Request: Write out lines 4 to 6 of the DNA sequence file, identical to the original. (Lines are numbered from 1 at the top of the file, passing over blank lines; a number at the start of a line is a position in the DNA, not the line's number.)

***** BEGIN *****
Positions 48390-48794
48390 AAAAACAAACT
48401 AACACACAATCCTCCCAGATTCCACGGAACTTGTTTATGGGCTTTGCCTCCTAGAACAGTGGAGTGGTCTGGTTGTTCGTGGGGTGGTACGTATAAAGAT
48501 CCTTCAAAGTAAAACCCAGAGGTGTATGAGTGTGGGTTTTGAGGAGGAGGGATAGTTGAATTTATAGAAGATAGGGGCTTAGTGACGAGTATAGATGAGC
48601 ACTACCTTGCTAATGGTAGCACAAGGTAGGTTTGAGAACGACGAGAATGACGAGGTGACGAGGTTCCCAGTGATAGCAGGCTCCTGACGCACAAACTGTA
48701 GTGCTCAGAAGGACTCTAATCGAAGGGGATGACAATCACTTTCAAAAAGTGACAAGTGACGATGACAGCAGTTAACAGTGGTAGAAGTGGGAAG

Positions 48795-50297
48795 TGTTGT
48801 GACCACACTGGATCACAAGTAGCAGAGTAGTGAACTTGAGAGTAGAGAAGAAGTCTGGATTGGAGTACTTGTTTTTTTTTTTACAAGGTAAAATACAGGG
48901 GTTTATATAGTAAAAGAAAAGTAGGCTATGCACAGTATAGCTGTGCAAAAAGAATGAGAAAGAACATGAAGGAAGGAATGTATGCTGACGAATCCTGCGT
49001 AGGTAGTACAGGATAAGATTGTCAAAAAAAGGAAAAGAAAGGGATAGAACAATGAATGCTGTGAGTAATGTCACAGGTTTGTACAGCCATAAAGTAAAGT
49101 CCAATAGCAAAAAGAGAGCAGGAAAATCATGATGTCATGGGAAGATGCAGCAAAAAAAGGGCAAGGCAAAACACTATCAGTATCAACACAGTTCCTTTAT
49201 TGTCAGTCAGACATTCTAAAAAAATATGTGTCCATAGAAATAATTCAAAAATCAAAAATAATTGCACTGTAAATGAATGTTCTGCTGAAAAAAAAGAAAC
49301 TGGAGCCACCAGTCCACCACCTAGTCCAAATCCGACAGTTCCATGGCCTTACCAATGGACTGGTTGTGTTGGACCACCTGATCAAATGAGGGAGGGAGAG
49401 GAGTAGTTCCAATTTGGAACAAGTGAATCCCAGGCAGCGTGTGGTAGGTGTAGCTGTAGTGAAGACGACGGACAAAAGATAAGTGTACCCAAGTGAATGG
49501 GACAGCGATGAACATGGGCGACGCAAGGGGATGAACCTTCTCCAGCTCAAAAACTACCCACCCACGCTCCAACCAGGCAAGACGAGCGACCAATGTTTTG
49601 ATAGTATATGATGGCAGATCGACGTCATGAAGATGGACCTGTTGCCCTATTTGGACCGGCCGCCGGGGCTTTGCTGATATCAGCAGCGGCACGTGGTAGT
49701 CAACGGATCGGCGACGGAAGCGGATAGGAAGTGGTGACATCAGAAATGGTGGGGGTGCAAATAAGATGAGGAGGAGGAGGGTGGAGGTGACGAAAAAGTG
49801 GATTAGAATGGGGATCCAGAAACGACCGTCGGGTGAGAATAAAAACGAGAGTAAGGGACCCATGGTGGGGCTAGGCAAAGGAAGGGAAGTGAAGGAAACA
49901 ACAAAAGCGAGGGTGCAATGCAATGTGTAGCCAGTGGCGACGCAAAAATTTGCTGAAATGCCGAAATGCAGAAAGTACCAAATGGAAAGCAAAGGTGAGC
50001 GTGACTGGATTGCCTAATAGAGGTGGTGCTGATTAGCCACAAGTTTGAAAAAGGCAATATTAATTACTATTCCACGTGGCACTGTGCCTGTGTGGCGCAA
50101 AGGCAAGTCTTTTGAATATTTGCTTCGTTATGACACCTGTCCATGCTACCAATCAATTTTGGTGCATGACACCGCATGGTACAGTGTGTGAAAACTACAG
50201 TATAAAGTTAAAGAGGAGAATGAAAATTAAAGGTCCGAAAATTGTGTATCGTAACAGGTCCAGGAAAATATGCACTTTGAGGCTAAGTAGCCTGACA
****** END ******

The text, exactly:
48501 CCTTCAAAGTAAAACCCAGAGGTGTATGAGTGTGGGTTTTGAGGAGGAGGGATAGTTGAATTTATAGAAGATAGGGGCTTAGTGACGAGTATAGATGAGC
48601 ACTACCTTGCTAATGGTAGCACAAGGTAGGTTTGAGAACGACGAGAATGACGAGGTGACGAGGTTCCCAGTGATAGCAGGCTCCTGACGCACAAACTGTA
48701 GTGCTCAGAAGGACTCTAATCGAAGGGGATGACAATCACTTTCAAAAAGTGACAAGTGACGATGACAGCAGTTAACAGTGGTAGAAGTGGGAAG